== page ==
With the laissez-faire attitude of our generation towards monogamous relationships and the responsibilities that come with it, its no surprise that more women are open and comfortable with the idea of being single parents. As I am not a man, i cannot speak on their perspective on this issue.
Jessica Olien, a writer who wrote on the subject in Slate Magazine, has received some harsh criticism for her views. I find it ironic because there are single parents who are successfully raising their children, proving that it can be done. Difficult but possible. So what difference does it make whether the single parent had the choice or not? The concern should be whether they are skilled and have the resources to take on this role.
In her article titled " I Want To Be My Kid's Only Parent", Jessica states that one of the main reasons she wants to be the only parent is to have complete control on how to raise her child.....control freak tendencies much?
Regardless, she raises some important points
The reality is we do not live in the 18th century where men where gentlemen with honour and women had perfected the art of being ladies and housewives. In this 21st century, one doesn't need to look up the statistics on marriages to know that our society has changed drastically on the value placed in this institution.
Technology, decline in morality, the ability to instantly communicate with people across continents, sexual liberation and the media have all become driving forces behind this phenomenon.
And lastly but not the least, credit most be given to the individuals who despite our best efforts to be selective of partners who share the same goals as we do, sometimes manage to fool us ,hence leading to unsuccessful relationships.
While it is not my first choice, I am open to the idea of being a single parent. The issue should not be about the number of parents a child has but whether that parent is responsible, able and willing to take on the task of being a good role model for the child, having their best interest at heart.There are many dysfunctional kids borne out of nuclear families as they are other modern family prototypes.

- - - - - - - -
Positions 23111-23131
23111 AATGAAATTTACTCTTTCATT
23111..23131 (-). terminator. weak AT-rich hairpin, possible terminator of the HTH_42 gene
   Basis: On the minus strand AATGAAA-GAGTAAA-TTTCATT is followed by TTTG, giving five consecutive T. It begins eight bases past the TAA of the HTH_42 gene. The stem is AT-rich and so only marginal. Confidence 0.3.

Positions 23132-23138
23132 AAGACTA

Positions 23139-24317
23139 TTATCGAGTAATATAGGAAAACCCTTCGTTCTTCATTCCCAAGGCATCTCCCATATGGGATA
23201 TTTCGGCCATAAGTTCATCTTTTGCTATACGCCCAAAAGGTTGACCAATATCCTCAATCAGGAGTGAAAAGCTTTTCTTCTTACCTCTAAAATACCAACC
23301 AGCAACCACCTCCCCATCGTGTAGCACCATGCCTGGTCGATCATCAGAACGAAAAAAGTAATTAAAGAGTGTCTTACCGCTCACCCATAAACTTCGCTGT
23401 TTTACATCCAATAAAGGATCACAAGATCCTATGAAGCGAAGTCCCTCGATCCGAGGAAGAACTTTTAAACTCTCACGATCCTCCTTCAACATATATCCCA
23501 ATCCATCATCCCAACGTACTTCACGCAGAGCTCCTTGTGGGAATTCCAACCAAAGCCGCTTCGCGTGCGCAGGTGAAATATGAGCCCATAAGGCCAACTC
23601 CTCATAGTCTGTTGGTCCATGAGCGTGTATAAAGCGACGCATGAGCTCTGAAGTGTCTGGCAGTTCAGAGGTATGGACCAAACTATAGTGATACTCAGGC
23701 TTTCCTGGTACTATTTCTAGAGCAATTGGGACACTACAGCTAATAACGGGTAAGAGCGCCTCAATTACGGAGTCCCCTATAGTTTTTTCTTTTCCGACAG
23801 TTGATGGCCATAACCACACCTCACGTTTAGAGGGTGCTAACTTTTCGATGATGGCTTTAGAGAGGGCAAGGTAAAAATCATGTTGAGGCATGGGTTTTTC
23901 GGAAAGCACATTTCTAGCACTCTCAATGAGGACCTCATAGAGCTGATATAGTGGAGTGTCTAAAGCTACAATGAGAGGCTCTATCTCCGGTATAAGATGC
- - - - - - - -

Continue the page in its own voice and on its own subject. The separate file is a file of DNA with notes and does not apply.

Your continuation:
Yes, it will be more difficult without the help of a partner but it is definitely better than the nightmare that comes with sharing custody especially in situations where the parents cannot even manage to be "cordial" to one another. Ideally you want both parents involved but the task of chasing after someone to "demand" that they live up to their responsibilities just sounds very stressful and daunting to me. I cannot and would not be bordered with such nuisance.
Yes, it is expensive to have a child. Which is why, like many others and unlike some people, have made the Choice to WAIT until I am financially, emotionally, psychologically capable of shouldering this BIG responsibility.
Secondly, this is why you go to school or learn a trade/skills that will allow you to earn an income so that you do not become dependent on anyone. You should not plan to live you're life based on the ability of someone else to take care of you, especially financially. Even if you intend to be a stay at home parent while your partner is the bread winner.
Having that education/skills is like having a first aid kit or a spare tire in your car. You cannot be naive and assume that your circumstance cannot change. The issue may not be a failed relationship. What if your partner loses their job? or becomes sick? This gives you the opportunity to become the breadwinner for your family.
Yes, I would prefer to raise a child with my significant other. But as we all know, you have no control over people's actions. We've all heard stories or know someone who's boyfriend/girlfriend has walked out of a relationship with no incline to maintain their parental responsibility. Where that to happen to me, I will gladly hold the door wide open for you to walk away. One of the reasons I work hard is to achieve financial freedom. Therefore if the above scenario plays out, I hope i will be in a position to not seek child support but in exchange request that the absentee father legally forfeit their rights to the child so that I can be the sole parent. With 4 brothers and many other male relatives in my family, I would definitely not have an issue with providing exposure to a male role model if necessary.
Besides, nowadays there are many people who are single parents NOT BY CHOICE and they are not doing any worst in raising "normal" kids and those with "issues" as their nuclear counterparts.
According to Jessica, most of the advantages stated for raising children in a nuclear setting have to do with the opportunities involved such as finance instead of the physical presence of both parents. Therefore, a candidate who is financially capable, works a regular shift with enough time to spend with the child and has role models of the opposite gender to expose the child to, can sensibly choose to be a single parent and be successful at it as her mother was successful at raising her.